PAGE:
“I love it, absolutely love it,” Pocock said. “A lot of my experience working in the math commons was very applicable, and it helped a lot in this career. IU Kokomo set me up well for this job, and a lot of the people I have learned from have helped shape the person I try to be.”
As a high school teacher, Pocock hopes to set an example to his students, and show that a college degree is achievable with hard work.
Setting an example for the next generation
Zepeda said while her parents were proud and supportive of her going to college, their own educational limitations meant they often couldn’t answer questions or help her with challenges.
“For me, college was a dream I wasn’t sure I could ever achieve, because I didn’t have that example,” she said. “I remember when I was my daughter’s age, I lacked so much confidence, and couldn’t even imagine how I would get through high school. I didn’t think I would be able to do college, and now here I am in a master’s program. I don’t think I could have done it without all the help and support I received throughout college.”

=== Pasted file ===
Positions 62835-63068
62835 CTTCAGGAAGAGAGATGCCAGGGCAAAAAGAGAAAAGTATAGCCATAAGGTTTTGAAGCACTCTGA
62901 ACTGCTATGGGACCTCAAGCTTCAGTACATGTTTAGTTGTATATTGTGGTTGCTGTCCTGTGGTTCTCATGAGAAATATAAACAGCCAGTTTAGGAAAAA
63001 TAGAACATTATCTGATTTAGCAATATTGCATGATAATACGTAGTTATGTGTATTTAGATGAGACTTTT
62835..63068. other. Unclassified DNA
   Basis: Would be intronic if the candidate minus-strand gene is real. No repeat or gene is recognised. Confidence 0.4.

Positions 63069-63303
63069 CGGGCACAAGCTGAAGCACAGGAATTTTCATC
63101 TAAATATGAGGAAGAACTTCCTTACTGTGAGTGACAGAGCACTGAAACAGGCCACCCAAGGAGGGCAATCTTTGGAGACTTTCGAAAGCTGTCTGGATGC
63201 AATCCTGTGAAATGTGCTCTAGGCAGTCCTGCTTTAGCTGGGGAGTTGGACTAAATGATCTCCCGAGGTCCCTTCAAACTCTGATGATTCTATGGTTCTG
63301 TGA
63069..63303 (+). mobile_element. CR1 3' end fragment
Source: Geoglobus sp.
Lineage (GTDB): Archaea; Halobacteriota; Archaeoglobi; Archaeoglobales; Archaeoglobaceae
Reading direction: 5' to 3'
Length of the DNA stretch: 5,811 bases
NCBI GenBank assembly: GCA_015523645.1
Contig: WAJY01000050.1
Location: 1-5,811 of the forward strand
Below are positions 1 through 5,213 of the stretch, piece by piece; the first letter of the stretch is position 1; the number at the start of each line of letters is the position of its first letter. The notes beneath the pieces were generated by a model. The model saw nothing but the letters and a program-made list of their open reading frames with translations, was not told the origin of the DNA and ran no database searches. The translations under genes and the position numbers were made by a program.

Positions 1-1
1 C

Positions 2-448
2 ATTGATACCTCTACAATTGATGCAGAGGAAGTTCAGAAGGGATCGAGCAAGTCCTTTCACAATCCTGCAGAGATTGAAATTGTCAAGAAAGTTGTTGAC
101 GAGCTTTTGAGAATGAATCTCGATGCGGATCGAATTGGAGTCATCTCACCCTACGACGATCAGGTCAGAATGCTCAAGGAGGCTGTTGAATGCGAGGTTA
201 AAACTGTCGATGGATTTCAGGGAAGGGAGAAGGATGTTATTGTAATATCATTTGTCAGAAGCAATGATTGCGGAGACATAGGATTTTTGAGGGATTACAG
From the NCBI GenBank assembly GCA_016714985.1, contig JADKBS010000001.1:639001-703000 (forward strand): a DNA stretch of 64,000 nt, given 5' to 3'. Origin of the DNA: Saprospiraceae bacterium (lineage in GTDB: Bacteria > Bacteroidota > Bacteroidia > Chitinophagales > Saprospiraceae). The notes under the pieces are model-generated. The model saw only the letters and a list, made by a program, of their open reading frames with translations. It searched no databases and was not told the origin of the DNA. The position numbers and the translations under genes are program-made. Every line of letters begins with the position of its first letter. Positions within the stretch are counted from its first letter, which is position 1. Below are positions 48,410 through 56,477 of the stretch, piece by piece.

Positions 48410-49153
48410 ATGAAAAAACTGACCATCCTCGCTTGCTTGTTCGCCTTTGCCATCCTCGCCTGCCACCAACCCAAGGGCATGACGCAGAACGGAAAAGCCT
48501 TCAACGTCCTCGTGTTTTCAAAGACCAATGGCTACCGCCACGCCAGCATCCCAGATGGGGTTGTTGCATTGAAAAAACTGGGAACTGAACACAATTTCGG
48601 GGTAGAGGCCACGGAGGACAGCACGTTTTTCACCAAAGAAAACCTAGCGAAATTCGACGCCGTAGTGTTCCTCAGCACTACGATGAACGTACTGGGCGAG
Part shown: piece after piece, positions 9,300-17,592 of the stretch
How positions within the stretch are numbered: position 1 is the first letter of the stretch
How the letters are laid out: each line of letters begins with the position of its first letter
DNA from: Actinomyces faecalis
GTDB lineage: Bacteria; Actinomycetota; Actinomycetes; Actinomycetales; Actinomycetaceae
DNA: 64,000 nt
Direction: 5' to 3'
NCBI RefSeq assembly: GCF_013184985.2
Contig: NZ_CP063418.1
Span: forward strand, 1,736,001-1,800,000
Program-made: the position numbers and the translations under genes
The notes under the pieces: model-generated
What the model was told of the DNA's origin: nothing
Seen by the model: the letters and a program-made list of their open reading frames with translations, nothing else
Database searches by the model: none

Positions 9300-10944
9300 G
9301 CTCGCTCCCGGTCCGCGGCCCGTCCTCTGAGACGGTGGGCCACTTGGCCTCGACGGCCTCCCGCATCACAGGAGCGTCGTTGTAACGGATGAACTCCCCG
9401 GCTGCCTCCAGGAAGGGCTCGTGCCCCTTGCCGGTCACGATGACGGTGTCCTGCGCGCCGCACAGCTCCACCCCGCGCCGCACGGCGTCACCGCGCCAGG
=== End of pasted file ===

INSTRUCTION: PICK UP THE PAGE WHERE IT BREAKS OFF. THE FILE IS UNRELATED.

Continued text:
She began her degree at another campus but returned home after giving birth to her daughter. After a semester away, she transferred to IU Kokomo.
“My first few years were challenging until I built some connections,” she said, with faculty members Angela Coppola, associate professor of health sciences, and Jessica Henderson, assistant professor of health sciences.
“They helped me through my undergraduate work, not just with the education side, but also as mentors,” Zepeda said. Henderson, who passed away in 2021, was her internship supervisor and talked through career options. Coppola helped with her graduate school applications and wrote a letter of recommendation to include with her application.
“Everything Dr. Henderson did for me as an undergraduate prepared me and helped me feel confident to apply for a master’s degree program,” Zepeda said.
Now, as a mother of a daughter, 8, and sons 3 and 18 months old, she’s setting an example for her own children, and is proud she will be able to help them when they graduate from high school.
“They will know I was able to do this hard thing with three kids. I hope I can be an inspiration to them.”